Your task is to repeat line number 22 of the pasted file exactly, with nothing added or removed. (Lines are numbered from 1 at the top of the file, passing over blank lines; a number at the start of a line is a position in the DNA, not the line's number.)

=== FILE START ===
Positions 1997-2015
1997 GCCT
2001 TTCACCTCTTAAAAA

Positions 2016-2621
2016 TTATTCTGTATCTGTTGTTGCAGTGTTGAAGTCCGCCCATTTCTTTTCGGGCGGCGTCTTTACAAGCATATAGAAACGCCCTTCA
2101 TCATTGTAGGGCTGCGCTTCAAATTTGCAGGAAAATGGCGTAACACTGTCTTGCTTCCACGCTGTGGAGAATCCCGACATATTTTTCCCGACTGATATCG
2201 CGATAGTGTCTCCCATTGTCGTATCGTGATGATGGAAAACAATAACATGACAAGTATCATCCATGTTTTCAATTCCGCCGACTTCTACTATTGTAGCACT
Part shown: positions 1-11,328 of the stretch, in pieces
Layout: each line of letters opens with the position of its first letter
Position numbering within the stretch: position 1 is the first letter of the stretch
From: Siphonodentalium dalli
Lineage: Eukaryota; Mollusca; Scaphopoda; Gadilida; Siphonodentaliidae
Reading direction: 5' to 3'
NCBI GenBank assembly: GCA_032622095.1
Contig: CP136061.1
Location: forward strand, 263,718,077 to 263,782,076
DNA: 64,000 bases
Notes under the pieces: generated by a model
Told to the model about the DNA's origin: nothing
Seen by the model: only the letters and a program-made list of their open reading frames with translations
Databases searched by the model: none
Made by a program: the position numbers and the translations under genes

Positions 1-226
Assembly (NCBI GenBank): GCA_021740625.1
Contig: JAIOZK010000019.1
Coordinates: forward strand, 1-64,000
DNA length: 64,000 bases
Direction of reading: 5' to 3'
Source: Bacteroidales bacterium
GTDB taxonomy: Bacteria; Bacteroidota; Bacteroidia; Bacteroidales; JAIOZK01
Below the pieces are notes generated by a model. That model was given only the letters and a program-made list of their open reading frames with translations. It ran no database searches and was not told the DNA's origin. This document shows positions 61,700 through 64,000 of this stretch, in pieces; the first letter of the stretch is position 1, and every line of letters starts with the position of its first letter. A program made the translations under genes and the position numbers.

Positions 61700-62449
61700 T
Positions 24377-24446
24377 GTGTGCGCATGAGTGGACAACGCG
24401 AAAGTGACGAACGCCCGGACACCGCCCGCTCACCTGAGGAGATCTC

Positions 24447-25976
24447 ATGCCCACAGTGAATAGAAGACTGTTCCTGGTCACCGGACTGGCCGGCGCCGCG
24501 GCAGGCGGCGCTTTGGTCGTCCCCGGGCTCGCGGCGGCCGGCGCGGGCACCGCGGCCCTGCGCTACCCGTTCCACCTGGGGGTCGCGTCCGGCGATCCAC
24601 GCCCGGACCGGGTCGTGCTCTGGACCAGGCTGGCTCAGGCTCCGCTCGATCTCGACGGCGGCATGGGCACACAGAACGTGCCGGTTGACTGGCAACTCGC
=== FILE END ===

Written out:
Made by a program: the position numbers and the translations under genes